Every Lidl Doesn’t Help

All the way back in 2020, the prominent transnational German supermarket Lidl, known for its selection of high quality products at discounted prices, commenced a lawsuit against UK supermarket titans Tesco. Three years later, a long-awaited High Court ruling has secured victory for Lidl, with the Judge finding that Tesco has infringed their trade marks and copyright.

The dispute erupted in the wake of Tesco launching a new ‘Clubcard Prices’ loyalty programme with promotion featuring the use of a yellow circle against a blue background. Lidl deemed this to be too similar in appearance to their own trademarked colour scheme and logo configuration and claimed this was a sly attempt to swindle consumers into thinking its prices were comparable. Lawyers for Lidl argued that Tesco had deliberately infringed their copyright and ‘taken unfair advantage’ of their reputation for low prices.

High Court Judgement

High Court Judge Joanna Smith concluded that Tesco’s use of the same yellow and blue colour scheme for their Clubcard Prices signage infringed Lidl’s trade mark rights as they are detrimental to the distinctive character of the Lidl logo. Furthermore, Tesco was found to be taking unfair advantage of their discount rival’s reputation with the use of these logos likely deceiving a substantial number of customers into assuming that their prices were comparable.

In particular, the Judge noted that the fact that so many members of the public had sent unprompted messages to both Tesco and Lidl questioning a perceived link between the two logos weighed strongly in Lidl’s favour, as this evidenced Lidl’s claim that Tesco were duping customers into thinking there were similar prices between them. The Judge further accepted Lidl’s assertion that this infringement equated to dilution of their brand, a claim which was unchallenged by Tesco.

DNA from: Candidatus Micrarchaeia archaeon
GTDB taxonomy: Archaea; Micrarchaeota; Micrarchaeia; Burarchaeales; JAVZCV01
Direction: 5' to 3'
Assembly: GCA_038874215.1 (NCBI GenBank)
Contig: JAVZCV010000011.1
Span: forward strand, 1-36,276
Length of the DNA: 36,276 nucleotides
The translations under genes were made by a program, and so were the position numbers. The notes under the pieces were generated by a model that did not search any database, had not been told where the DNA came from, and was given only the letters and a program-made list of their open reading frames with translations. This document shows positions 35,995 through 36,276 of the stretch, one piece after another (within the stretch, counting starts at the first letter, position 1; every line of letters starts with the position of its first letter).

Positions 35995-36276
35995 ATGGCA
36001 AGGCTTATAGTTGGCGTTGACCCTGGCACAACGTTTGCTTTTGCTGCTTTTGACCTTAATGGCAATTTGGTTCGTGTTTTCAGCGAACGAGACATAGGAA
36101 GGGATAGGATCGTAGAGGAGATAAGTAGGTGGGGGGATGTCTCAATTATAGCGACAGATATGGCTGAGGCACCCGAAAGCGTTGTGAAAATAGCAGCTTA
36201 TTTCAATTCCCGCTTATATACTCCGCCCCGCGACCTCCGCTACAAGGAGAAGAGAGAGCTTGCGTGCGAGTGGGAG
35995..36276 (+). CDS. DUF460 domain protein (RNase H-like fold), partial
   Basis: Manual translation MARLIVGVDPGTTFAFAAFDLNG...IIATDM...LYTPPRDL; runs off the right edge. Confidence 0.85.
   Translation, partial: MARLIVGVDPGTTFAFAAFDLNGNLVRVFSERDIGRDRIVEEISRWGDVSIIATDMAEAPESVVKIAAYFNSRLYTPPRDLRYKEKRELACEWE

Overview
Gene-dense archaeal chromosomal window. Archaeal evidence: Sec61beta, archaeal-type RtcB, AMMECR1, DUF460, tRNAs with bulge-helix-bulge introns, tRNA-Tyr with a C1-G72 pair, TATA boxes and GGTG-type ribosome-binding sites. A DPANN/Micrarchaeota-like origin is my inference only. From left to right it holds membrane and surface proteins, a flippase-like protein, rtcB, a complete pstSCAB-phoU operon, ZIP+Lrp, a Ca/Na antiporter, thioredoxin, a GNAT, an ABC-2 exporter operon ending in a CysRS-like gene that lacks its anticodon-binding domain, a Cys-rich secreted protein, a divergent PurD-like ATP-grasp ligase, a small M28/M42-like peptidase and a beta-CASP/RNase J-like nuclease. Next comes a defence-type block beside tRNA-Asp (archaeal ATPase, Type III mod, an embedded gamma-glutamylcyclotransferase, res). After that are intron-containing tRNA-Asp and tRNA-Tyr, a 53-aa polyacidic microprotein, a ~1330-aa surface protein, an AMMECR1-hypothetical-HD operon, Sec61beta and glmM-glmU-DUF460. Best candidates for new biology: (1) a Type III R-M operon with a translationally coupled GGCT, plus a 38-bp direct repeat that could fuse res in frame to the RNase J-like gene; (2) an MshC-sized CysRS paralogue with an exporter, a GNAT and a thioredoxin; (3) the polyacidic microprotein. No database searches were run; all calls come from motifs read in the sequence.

Finally, the Judge was notably critical of Tesco’s evidence as to how the Clubcard Prices logo was created, suggesting that their evidence was not only inaccurate, but an attempt to obscure the involvement of their external design team.

Overall, the High Court ruling is clear; Tesco had infringed Lidl’s copyright.

Berry Smith Comment

The prominence and public nature of these supermarket giants means that this case is likely to be one of the most high profile cases in trade mark and IP law in 2023. Unlike in typical trade mark infringement claims, where there may be evidence of confusion between two brands as a result of the infringement, this case differed in that Tesco was found guilty of taking unfair advantage of Lidl’s reputation through using the similar logo to suggest an equivalence between the brands in terms of low prices.

Ironically, Lidl’s victory may be rather short lived, as the repercussions of a decision that makes it more difficult to suggest equivalence through similarity in logos or colour schemes, for example, are likely to come back to bite the discounter, who are known for their large range of ‘copycat’ products.

Nevertheless, the novel findings of this case could have a profound impact on future IP law, with the potential for further similar claims based on a similar suggested equivalence, rather than direct confusion. With this in mind, Berry Smith’s commercial team can provide comprehensive advice on UK trade marks and IP protection and exploitation, helping you safeguard your intellectual property while maximising its potential.

Please contact us if you would like more information about the issues raised in this article or any other aspect of Commercial law at 029 2034 5511 or commercial@berrysmith.com